When you change your perspective of throwing things away (where is “away” anyway?)… you’ll find yourself looking at everyday objects in a different light.
We’ve highlighted 10 everyday items you can breathe new life into…
Plastic Water Bottles
- For starters – reduce your use of water bottles by installing a water filter or a water purifying system. Carry a reusable water bottle for water on the go.
- Replace the water-displacement brick in your toilet cistern with a plastic water bottom to bring down excess water flow.
- Cut off the bottoms of water bottles and plant seedlings in them.
- Check Pinterest for upcycled bottle craft ideas.
- If you have to use a plastic water bottle, make sure it ends up in the recycle bin.
- Place foil behind plants in the shade to reflect light on them.
- Place a vessel with water and food over a foil platter in a sunny spot. Keep some foil at the back of the vessel as well and you have your own solar cooker.
- Use leftover foil to pack any item that needs waterproofing, such as photos, old film, seeds and such.
Old CDS, DVDS, VHS Tapes
- Make a creative scarecrow using CDs. The light reflected will keep birds and critters away from garden.
- Recycle them at a local arts and crafts center, where they use them to make gift bag bases or drop spindles for spinning wool.
- Create a collage of reflective CDs for your wall or ceiling.
- Use old VHS tape to bind posts together in your garden instead of buying plastic rope.
- Line your wastebaskets instead of buying plastic bin liners.
- For projects like painting, slip a plastic bag over the paint can lid before replacing it so dirt or flakes of dried paint on the lid’s underside won’t fall into the liquid.
- Save them to wrap fragile items for storing or shipping.
- Recycle them at supermarkets and at certain curbsides.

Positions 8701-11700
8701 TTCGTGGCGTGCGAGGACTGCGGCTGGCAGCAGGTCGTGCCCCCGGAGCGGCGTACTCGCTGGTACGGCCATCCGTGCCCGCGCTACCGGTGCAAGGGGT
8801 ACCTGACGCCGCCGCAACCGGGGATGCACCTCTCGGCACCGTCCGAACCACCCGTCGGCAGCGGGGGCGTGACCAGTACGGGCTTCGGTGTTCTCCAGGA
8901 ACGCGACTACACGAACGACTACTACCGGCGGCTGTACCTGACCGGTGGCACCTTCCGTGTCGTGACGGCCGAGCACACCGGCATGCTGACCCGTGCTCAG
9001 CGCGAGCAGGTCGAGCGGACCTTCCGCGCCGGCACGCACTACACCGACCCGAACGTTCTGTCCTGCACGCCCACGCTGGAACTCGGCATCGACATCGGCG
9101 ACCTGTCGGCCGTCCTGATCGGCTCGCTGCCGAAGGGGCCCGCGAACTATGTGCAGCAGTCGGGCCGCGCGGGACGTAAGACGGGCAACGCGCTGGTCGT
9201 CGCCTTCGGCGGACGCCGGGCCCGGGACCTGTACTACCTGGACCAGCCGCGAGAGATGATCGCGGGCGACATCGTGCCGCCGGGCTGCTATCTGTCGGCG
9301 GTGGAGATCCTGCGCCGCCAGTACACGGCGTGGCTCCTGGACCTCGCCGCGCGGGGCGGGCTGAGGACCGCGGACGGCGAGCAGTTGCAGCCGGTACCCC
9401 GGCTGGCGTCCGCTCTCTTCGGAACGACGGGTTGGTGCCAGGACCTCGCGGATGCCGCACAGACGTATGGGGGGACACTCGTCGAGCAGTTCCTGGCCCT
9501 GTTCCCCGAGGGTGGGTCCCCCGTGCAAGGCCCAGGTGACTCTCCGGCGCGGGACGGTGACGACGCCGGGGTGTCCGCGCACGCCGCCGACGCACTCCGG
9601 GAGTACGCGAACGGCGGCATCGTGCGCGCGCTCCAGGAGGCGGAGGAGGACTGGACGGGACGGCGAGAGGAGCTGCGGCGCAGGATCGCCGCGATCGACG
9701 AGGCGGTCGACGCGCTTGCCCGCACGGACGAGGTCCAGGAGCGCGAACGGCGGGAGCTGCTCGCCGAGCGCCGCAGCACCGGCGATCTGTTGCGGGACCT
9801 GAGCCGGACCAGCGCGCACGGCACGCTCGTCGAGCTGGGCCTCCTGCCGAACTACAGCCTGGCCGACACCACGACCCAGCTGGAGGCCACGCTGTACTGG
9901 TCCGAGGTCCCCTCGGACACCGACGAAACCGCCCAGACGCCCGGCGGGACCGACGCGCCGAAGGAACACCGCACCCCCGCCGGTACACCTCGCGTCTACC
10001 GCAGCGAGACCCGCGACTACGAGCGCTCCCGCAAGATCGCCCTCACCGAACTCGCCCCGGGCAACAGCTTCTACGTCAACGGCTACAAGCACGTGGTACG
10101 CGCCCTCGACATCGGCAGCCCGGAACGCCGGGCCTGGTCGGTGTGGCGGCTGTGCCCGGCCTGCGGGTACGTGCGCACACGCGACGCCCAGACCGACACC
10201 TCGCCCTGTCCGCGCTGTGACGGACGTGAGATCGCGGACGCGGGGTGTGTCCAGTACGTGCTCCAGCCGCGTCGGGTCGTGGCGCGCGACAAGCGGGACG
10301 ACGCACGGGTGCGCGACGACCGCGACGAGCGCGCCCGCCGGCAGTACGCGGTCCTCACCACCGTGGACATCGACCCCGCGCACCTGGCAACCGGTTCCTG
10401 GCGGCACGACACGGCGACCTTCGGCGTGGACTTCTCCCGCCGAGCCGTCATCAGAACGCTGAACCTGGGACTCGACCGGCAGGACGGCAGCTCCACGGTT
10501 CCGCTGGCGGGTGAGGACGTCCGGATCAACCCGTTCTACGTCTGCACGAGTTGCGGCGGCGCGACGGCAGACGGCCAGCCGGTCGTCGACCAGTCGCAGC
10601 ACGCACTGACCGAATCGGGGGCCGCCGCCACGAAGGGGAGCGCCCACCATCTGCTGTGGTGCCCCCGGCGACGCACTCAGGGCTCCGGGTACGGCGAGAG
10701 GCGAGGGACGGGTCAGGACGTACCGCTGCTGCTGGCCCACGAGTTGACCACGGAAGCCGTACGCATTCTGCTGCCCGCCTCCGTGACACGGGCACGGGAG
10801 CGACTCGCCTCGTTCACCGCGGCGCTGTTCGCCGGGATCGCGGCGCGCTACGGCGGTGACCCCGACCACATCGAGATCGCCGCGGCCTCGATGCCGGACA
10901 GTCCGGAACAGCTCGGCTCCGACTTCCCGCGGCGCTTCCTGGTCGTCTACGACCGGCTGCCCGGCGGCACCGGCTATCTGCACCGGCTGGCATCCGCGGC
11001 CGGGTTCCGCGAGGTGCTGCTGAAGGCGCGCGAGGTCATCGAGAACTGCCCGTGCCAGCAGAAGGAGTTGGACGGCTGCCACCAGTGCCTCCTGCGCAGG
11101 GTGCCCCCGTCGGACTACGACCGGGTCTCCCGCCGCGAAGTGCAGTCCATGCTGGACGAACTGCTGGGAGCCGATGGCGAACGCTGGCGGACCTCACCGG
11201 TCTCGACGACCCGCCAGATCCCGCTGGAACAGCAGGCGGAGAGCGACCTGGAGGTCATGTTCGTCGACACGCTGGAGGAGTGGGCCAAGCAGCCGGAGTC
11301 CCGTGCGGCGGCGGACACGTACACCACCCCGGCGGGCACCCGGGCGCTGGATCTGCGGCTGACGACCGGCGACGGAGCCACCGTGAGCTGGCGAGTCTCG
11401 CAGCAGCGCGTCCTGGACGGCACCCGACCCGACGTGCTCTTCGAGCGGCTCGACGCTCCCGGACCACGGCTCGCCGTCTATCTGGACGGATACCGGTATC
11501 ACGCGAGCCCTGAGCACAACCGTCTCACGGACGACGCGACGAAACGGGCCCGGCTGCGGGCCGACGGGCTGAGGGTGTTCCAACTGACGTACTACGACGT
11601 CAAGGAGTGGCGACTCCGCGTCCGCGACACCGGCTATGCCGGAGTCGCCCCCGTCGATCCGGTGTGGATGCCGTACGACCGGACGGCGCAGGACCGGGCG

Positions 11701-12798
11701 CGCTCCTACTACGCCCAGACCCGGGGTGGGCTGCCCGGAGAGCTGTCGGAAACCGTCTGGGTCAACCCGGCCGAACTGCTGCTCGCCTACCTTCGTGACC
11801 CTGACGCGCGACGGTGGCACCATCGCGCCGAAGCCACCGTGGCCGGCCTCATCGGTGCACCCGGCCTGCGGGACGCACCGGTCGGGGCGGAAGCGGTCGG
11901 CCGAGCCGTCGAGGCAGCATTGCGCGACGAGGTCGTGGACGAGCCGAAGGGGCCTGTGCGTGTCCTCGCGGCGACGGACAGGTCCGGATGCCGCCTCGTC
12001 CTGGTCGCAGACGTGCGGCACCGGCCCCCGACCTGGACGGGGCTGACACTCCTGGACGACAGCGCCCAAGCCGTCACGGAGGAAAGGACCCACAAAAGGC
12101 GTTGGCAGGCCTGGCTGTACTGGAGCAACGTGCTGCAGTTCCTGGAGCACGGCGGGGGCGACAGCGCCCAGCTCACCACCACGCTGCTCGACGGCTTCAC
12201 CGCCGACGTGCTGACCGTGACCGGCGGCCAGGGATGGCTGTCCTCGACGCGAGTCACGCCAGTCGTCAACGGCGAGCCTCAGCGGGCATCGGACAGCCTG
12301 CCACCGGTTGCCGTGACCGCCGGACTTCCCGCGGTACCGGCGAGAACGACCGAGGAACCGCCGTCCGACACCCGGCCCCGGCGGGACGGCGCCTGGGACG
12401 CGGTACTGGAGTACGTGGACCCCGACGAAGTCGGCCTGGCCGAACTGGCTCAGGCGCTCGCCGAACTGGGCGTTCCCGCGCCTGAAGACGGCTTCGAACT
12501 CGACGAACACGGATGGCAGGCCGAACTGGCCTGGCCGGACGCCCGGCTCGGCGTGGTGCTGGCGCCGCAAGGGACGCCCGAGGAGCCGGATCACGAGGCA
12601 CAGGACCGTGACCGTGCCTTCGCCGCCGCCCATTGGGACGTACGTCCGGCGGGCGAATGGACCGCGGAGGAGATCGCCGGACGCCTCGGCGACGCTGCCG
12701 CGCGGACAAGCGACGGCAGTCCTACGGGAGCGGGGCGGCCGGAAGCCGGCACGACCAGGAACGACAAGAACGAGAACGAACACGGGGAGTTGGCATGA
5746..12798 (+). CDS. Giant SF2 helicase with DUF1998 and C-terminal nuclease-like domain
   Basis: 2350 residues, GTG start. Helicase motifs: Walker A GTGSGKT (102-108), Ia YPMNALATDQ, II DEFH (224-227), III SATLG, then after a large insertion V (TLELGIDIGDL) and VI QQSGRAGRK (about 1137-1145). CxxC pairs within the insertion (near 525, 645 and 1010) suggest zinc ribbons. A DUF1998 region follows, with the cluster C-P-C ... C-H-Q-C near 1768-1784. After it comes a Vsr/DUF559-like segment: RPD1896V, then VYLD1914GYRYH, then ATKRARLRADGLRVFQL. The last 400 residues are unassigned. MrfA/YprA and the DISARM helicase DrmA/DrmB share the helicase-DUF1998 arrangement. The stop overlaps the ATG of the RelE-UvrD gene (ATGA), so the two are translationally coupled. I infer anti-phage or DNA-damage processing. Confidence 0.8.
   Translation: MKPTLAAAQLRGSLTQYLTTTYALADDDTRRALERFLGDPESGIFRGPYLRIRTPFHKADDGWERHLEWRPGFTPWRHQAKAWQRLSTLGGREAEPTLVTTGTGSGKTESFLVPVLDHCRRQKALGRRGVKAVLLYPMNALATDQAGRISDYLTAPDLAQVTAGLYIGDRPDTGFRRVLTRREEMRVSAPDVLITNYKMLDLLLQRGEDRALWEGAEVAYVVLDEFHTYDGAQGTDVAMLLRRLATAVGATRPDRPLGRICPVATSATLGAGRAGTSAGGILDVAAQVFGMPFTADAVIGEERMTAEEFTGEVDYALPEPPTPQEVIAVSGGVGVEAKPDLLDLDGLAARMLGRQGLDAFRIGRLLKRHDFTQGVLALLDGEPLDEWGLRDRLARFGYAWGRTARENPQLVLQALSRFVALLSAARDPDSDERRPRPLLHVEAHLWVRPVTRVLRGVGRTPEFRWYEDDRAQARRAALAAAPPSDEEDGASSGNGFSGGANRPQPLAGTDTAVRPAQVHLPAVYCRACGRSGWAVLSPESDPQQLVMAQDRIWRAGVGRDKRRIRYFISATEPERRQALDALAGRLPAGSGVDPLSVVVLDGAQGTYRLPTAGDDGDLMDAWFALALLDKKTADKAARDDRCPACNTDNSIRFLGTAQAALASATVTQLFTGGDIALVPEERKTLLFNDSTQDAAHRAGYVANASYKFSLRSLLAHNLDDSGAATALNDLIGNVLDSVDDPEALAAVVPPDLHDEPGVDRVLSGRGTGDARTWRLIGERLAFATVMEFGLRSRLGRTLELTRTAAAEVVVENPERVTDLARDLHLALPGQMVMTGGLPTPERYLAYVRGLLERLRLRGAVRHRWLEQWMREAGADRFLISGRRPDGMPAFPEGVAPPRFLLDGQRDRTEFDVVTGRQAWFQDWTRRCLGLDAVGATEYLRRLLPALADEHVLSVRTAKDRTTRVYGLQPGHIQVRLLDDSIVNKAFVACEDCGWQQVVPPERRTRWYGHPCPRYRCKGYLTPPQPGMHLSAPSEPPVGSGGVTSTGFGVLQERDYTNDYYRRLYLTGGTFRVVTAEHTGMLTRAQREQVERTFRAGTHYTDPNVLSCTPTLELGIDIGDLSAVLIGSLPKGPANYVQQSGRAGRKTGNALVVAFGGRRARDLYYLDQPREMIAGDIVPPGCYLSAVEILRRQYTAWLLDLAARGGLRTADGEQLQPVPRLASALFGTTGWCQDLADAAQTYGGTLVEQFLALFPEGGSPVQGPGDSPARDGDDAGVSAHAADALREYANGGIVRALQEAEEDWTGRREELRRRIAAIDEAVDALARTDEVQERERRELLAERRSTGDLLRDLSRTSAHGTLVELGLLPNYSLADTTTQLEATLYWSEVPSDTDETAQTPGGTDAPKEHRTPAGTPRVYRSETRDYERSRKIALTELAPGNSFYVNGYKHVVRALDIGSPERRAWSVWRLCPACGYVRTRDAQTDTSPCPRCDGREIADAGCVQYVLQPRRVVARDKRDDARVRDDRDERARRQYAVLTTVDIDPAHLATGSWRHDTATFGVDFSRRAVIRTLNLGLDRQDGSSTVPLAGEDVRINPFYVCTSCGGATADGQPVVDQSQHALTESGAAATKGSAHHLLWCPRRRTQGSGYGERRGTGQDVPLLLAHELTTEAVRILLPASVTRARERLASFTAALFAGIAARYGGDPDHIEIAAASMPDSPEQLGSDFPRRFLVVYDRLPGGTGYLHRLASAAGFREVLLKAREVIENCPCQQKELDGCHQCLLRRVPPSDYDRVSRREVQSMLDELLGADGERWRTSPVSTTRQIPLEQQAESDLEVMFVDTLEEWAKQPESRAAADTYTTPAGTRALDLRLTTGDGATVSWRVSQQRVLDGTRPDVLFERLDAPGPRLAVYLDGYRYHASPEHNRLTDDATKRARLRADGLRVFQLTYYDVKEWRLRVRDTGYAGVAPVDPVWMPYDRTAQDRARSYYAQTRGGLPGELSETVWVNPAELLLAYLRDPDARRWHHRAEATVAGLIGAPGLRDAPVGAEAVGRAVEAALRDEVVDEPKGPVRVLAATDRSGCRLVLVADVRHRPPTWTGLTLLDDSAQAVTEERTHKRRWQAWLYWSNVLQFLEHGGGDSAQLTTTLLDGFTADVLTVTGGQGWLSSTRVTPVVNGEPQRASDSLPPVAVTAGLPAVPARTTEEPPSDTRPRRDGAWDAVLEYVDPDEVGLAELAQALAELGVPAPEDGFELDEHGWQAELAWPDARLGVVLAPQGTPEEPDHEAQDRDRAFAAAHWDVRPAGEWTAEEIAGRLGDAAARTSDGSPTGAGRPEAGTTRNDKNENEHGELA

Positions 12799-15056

Old Cell Phones
- Check Earth 911 for how to recycle a cell phone in your area.
- If it’s still an in-demand model, sell it on eBay.
- Clean up your old phone, get a new cover, and gift it to someone who needs it.
- Disassemble the phone. Recycle the battery and other parts at computer or electronic recycler units.
- Use the manufacturer’s Take Back program when you upgrade to a new phone.
- Decorative keys can be shined up and used as pendants, earrings, and belt danglers. You can even use a set of keys to create metal belts.
- Donate your keys to a charity such as the Keys For Kindness in America.
- If you have too many keys, donate them to a metal recycling unit.
- Donate the jeans you no longer wear to a charity or consignment shop so someone else can use them.
- Create bags, aprons, skirts, patchwork quilts and such items with old, unwearable jeans.
- Donate torn jeans to the rag bin at your local household waste site. The cotton in the jeans will be reclaimed for industrial use.
Junk Mail & Envelopes
- If reply envelopes are in good condition, reuse them to send your own mail. Cover any logos or return address with your own return address labels.
- Keep used envelopes on hand to keep garden seeds, or tape them below drills to catch dust.
- Shred the envelopes and use them to create organic mulch in your garden or to fill pillowcases to keep outdoor pets warm in the winter.
- Be sure to recycle all paper you aren’t repurposing.
- Cut wine corks to make notice board trivets out of them.
- Decorate your fridge with cork magnets.
- Use them to cork bottles of homemade sauces, oils and preserves.
- Cut wine corks into circles, color them and thread them, interspersed with other beads, into necklaces and belts.
- Prop up garden pots with wine corks to aid drainage.
- Wash, dry and use soft plastic scrunchies to bind creepers to support poles in your garden.
- Use plastic scrunchies in place of rubber bands in your kitchen
- Use hair bobbles to hold back curtains
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